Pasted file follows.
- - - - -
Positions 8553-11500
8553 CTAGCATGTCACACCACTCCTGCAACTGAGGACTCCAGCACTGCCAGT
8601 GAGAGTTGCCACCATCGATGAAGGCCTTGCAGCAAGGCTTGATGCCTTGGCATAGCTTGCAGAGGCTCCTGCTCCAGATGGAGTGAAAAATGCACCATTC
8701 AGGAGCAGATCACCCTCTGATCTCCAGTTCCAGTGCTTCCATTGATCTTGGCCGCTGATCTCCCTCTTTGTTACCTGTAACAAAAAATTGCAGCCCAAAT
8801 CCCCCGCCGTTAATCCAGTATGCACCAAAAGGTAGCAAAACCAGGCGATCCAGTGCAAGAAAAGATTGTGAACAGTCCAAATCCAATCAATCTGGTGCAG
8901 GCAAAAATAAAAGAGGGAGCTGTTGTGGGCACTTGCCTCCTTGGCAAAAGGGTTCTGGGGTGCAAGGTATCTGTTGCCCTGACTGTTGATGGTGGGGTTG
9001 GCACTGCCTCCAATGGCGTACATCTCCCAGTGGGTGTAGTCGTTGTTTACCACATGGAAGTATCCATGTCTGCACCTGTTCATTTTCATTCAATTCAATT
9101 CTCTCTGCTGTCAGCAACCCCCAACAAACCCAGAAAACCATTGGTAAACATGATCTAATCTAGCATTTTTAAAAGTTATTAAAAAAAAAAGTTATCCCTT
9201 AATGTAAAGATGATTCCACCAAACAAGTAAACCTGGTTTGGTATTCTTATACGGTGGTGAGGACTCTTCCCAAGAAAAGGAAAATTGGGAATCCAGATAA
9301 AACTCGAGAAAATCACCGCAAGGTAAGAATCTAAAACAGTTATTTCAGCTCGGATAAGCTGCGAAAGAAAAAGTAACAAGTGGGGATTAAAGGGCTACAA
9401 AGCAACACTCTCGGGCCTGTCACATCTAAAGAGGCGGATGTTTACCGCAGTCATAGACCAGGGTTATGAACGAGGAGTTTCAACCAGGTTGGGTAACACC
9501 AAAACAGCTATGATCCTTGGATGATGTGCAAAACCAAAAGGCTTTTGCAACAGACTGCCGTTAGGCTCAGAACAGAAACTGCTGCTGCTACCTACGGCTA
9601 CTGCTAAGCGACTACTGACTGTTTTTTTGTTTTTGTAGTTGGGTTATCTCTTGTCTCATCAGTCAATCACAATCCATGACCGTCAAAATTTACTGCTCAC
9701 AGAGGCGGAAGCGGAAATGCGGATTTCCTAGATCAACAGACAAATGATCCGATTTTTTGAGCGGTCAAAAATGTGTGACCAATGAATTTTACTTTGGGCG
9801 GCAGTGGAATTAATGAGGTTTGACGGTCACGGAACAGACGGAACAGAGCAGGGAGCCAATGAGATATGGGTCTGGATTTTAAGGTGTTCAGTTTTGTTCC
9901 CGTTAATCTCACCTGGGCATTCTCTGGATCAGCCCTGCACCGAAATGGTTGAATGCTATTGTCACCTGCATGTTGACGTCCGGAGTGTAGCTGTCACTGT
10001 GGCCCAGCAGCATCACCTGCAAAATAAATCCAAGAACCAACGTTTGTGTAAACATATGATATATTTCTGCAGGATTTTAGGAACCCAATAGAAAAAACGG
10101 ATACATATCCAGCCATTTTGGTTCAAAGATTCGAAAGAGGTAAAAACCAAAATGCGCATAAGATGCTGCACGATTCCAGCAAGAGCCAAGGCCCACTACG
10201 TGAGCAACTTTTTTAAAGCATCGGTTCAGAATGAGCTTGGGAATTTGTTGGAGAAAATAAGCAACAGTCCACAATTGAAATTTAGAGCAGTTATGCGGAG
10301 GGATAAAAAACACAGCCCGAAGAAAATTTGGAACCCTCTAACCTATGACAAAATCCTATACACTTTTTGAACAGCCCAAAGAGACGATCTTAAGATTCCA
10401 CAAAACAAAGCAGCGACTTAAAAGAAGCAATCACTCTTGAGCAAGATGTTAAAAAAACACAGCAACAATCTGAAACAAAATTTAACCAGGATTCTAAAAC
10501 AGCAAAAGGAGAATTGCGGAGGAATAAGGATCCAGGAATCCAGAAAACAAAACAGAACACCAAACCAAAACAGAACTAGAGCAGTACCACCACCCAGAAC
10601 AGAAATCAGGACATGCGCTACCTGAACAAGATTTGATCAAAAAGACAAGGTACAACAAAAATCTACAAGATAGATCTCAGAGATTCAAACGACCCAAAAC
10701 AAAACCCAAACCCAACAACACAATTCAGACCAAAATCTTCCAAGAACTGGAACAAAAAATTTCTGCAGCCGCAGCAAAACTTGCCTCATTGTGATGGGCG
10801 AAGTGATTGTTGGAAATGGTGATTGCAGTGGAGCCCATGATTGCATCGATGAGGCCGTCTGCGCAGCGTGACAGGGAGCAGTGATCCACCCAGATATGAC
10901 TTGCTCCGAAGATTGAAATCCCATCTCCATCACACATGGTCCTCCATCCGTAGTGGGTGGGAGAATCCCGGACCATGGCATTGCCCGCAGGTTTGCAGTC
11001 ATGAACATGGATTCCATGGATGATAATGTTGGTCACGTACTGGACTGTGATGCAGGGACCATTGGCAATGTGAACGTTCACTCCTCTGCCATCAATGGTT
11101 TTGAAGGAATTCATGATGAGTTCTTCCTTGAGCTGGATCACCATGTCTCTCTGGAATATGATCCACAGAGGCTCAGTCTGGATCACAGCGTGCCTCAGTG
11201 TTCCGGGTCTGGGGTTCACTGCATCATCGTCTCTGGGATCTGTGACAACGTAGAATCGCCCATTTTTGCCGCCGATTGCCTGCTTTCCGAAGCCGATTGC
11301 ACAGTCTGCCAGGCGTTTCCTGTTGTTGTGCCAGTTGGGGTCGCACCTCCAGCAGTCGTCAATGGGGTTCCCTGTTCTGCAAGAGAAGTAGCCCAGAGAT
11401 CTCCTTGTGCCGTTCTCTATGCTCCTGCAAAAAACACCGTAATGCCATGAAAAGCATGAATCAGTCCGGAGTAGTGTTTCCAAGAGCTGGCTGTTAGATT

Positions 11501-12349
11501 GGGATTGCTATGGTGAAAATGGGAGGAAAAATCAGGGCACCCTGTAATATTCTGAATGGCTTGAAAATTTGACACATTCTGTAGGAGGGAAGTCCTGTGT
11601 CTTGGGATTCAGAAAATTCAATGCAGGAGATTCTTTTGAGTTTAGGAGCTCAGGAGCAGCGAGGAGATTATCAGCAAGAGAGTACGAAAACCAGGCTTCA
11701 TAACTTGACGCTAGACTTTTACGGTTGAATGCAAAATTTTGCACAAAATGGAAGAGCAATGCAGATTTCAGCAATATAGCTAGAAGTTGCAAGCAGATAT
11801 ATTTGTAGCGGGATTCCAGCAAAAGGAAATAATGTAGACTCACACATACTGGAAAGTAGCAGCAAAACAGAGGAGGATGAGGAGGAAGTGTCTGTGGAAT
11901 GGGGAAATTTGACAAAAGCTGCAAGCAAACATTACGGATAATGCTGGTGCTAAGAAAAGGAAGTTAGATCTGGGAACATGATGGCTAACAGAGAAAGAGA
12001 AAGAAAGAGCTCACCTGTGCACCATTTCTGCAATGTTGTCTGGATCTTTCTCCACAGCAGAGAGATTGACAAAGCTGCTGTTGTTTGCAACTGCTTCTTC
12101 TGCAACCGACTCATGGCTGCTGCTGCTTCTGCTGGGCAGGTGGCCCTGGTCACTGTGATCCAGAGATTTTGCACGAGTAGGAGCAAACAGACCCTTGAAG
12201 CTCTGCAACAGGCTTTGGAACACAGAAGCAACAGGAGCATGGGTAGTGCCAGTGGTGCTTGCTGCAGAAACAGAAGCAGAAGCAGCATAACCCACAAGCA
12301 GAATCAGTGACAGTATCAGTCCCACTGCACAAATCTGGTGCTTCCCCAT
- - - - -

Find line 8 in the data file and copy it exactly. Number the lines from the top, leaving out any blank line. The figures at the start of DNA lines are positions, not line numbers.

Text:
9101 CTCTCTGCTGTCAGCAACCCCCAACAAACCCAGAAAACCATTGGTAAACATGATCTAATCTAGCATTTTTAAAAGTTATTAAAAAAAAAAGTTATCCCTT